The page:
| >
    | > But Microsoft counselled against taking such action.
    | >
    | > "I cannot recommend people switch due to this one flaw," said John
    Curran,
    | > head of Microsoft UK's Windows group.
    | >
    | > He added: "We're trying to get this resolved as soon as possible.
    | >
    | > "At present, this exploit only seems to affect 0.02% of internet sites,"
    | > said Mr Curran. "In terms of vulnerability, it only seems to be
    affecting
    | > IE7 users at the moment, but could well encompass other versions in
    time."
    | >
    | > Richard Cox, chief information officer of anti-spam body The Spamhaus
    | > Project and an expert on privacy and cyber security, echoed Trend
    Micro's
    | > warning.
    | >
    | > "It won't be long before someone reverse engineers this exploit for more
    | > fraudulent purposes. Trend Mico's advice [of switching to an alternative
    | > web browser] is very sensible," he said.
    | >
    | > PC Pro magazine's security editor, Darien Graham-Smith, said that there
    | > was a virtual arms race going on, with hackers always on the look out
    for
    | > new vulnerabilities.
    | >
    | > "The message needs to get out that this malicious code can be planted on
    | > any web site, so simple careful browsing isn't enough."
    | >
    | > "It's a shame Microsoft have not been able to fix this more quickly, but
    | > letting people know about this flaw was the right thing to do. If you
    keep
    | > flaws like this quiet, people are put at risk without knowing it."
    | >
    | > "Every browser is susceptible to vulnerabilities from time to time. It's
    | > fine to say 'don't use Internet Explorer' for now, but other browsers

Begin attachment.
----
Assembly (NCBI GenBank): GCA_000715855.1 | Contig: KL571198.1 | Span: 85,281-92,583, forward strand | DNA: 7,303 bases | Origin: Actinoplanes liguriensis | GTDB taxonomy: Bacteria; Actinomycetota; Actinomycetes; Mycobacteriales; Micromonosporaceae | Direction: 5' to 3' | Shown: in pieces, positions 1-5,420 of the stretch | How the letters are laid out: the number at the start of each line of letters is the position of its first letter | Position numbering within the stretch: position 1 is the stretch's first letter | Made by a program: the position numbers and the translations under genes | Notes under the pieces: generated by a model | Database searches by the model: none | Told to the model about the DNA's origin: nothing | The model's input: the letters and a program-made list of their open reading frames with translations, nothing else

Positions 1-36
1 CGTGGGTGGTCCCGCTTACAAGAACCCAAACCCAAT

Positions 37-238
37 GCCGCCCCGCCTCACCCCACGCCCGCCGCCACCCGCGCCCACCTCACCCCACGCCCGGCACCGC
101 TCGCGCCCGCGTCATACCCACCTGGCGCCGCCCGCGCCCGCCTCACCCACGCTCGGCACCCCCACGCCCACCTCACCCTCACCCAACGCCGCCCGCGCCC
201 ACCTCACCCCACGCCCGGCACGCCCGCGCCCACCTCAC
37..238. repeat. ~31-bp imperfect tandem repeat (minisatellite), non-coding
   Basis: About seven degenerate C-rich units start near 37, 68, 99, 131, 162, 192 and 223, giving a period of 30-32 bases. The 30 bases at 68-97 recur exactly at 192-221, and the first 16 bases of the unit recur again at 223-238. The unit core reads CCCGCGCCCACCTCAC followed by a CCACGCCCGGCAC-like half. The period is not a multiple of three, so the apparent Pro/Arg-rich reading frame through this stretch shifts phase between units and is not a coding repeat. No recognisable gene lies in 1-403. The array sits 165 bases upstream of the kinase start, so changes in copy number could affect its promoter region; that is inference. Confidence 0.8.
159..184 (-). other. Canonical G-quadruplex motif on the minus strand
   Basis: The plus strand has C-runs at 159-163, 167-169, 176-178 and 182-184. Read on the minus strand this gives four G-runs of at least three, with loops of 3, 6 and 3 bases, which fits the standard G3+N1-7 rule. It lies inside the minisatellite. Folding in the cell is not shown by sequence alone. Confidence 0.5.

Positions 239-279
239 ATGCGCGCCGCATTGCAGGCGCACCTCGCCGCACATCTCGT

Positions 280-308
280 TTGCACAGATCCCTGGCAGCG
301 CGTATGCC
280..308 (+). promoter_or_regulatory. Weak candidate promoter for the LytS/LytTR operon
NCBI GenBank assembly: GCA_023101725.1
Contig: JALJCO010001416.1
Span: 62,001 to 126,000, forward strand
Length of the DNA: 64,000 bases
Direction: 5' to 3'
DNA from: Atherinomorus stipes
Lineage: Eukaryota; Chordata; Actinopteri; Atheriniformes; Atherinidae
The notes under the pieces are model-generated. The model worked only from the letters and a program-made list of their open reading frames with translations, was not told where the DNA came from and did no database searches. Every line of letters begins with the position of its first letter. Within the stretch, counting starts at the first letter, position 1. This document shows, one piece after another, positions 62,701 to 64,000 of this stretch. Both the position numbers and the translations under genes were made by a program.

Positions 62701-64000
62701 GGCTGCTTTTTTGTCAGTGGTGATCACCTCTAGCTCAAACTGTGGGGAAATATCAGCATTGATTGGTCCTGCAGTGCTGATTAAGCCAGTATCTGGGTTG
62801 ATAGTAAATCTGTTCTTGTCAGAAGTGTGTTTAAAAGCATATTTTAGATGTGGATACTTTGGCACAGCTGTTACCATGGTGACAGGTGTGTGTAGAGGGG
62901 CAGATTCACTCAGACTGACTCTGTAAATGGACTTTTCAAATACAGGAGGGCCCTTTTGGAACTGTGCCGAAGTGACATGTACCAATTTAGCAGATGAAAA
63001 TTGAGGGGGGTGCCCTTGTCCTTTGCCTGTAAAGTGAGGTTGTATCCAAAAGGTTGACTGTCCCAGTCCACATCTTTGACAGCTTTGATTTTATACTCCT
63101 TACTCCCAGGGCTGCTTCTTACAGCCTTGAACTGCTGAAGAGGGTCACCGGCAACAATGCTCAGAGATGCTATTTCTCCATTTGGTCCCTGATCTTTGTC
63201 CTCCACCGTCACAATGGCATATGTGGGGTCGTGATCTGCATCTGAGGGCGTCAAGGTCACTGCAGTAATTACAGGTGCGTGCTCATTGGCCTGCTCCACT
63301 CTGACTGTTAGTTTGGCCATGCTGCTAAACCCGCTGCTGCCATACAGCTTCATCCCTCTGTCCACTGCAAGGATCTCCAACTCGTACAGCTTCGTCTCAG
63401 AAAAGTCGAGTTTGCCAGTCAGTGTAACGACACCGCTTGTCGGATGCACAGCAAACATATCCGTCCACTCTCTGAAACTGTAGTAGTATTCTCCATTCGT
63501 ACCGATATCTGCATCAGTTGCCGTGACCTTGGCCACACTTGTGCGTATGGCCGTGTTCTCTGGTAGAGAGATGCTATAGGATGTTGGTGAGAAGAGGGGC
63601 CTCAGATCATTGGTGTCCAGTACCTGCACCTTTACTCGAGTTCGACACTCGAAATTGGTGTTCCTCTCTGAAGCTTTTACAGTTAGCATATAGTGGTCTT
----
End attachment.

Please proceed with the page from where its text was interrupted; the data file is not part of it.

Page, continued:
may
    | > well find themselves in a similar situation," he added.
    | >
    | >
    | >
    |
    |
     
    mae, Dec 16, 2008
    #6
  7. Alan

    Guest

    "Alan" <> wrote:

    > Here is the official notification from Microsoft which was first published
    > on December 10, 2008 and updated on December 15:
    > http://www.microsoft.com/technet/security/advisory/961051.mspx
    >
    > Alan
    >


    Thanks! I made the recommended changes and then was asked six times
    about scripts when loading a Yahoo home page news article.

    Also in the bulletin, under Workarounds > Set Internet and Intranet...,
    the item "2. In the Select a Web content zone to specify its current
    security settings box,... " my XP/SP3 does not contain the phrase
    "Select a Web content zone..."

    Gene
     
    , Dec 16, 2008
    #7
  8. Alan

    robinb Guest

    looks like it will -take a look here

    http://www.microsoft.com/technet/security/bulletin/ms08-dec.mspx

    robin

    "Alan" <> wrote in message
    news:...
    > Here's a News Article carried today by the BBC at
    > http://news.bbc.co.uk/2/hi/technology/7784908.stm
    >
    > Serious security flaw found in IE
    >
    > Users of Microsoft's Internet Explorer are being urged by experts to
    > switch to a rival until a serious security flaw has been fixed.
    >
    > The flaw in Microsoft's Internet Explorer could allow criminals to take
    > control of people's computers and steal their passwords, internet experts
    > say.
    >
    > Microsoft urged people to be vigilant while it investigated and prepared